Following a recent teen suicide, I got into a conversation at the Home Depot paint counter – of all places – about teen suicide and bullies. The other customer seemed insightful and kind until he said, “Everyone who commits suicide is selfish and a coward.” Later that week, I heard a similar comment from a friend.
I am sure neither person realized that someone standing nearby might be considering suicide and that such comments could hinder that person’s seeking help.
In “Veterans Fighting the Enemy Within,” Steve Lopez describes a program for returning veterans who struggle with suicidal feelings. “I think anybody that’s ever tried to commit suicide comes to a wall where they’ve tried everything else and they don’t believe that anything will work, that anything will get better, and they’re just done,” says one veteran quoted in the article. (http://www.latimes.com/news/local/la-me-lopezcolumn-20101107,0,956749,full.column)
These veterans are neither cowardly nor selfish. They are in agony and want help to stay alive. It takes tremendous courage, love for family, and will to live for them to choose life each day. I salute their continuing strength and choice, and that of others who have come close to the brink of suicide but ultimately chose life instead.
As a pastor, I have known people who considered suicide, some who took their life, and many who lost a loved one or friend to suicide. I refuse blankets statement of judgment against any of them. I believe God’s heart aches for their pain–both those who consider suicide and the survivors.
Some people do kill themselves for lack of courage to face the consequences of something they’ve done. Others take their life as a giant f*** you in misdirected anger.
But my experience is that most people who take their life do so for other reasons. Some have fought depression for decades and finally give up. Others consider suicide because of rape, a marriage they don’t think they can leave any other way, childhood sexual abuse, or Post Traumatic Stress Disorder. Their pain feels too great, they feel trapped or ashamed, or they think suicide will give them control of at least one part of their life in which they otherwise feel completely powerless.
Some people battle chronic, life-changing illness or pain and wonder whether they should keep living. Others felt overwhelmed by job loss, financial disaster, or the end of a relationship. I remember a gay teen who took his life because he could no longer withstand the harsh judgment of family, church, and classmates. I’ve buried elderly people who ended their life because they thought they were a burden to loved ones.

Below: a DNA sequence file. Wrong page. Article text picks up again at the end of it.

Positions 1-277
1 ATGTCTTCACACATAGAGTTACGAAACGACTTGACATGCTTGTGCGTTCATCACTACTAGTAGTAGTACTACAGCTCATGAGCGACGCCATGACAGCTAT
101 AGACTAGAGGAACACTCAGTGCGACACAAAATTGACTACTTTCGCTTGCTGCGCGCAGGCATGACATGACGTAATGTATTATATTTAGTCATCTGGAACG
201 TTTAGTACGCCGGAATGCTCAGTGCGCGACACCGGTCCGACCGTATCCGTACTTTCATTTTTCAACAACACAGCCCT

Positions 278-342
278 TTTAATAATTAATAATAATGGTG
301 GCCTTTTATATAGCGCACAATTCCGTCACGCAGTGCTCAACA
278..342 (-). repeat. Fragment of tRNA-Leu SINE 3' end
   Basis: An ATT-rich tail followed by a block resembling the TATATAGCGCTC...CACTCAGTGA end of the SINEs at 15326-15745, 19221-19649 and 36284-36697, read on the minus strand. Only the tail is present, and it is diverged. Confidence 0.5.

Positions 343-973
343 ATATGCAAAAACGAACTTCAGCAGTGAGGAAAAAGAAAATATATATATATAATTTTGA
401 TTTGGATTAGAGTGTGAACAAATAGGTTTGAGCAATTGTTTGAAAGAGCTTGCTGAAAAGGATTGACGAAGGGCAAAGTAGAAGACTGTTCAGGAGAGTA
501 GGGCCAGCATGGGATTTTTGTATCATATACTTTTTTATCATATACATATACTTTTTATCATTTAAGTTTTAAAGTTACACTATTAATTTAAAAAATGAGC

Their stories are more rooted in emotional anguish than they in cowardice and selfishness. Probably none of them would have asked me for help if they believed I’d judge them negatively.
As people consider suicide, it’s as if they have blinders on and see progressively fewer options. They stop seeing the world correctly. They need someone to respond with kindness, to show them that other options exist, that life can get better, and that their death would hurt the people they care about. They need kindness, understanding and strength – not judgment – from us.
It’s hard to step back from the cliff of suicide, but it’s my experience that most people really don’t want to go over the edge. They want to live. Our role as part of the human community is to help them choose life.
Life is worth living. Sometimes people lose sight of that, or think life will never get better. If you are concerned about whether someone is considering suicide, go ahead and ask, “Have you ever thought of suicide?” Your question will not put the idea in his or her head. If he or she is thinking about it, you might help save a life.
If you’re considering suicide, please seek the help of a therapist, clergyperson, friend or family member. Call the National Suicide Prevention Lifeline, (800)273-TALK, or the National Suicide Hotline (800)448-3000. If you want to speak with someone with particular understanding of GLBT issues, contact The Trevor Project, www.thetrevorproject.org or (866)4U-Trevor, (866)488-7386.
If you’ve lost someone to suicide or want more understanding of why people take their life, or how to recognize the signs and be helpful, I suggest reading After Suicide: A Ray of Hope for Those Left Behind, by Eleanora Betsy Ross. www.perseusbooksgroup.com
Choose life for yourself and help others do so as well. Make your words a source of help to those who hear them directly or indirectly. You may save a life.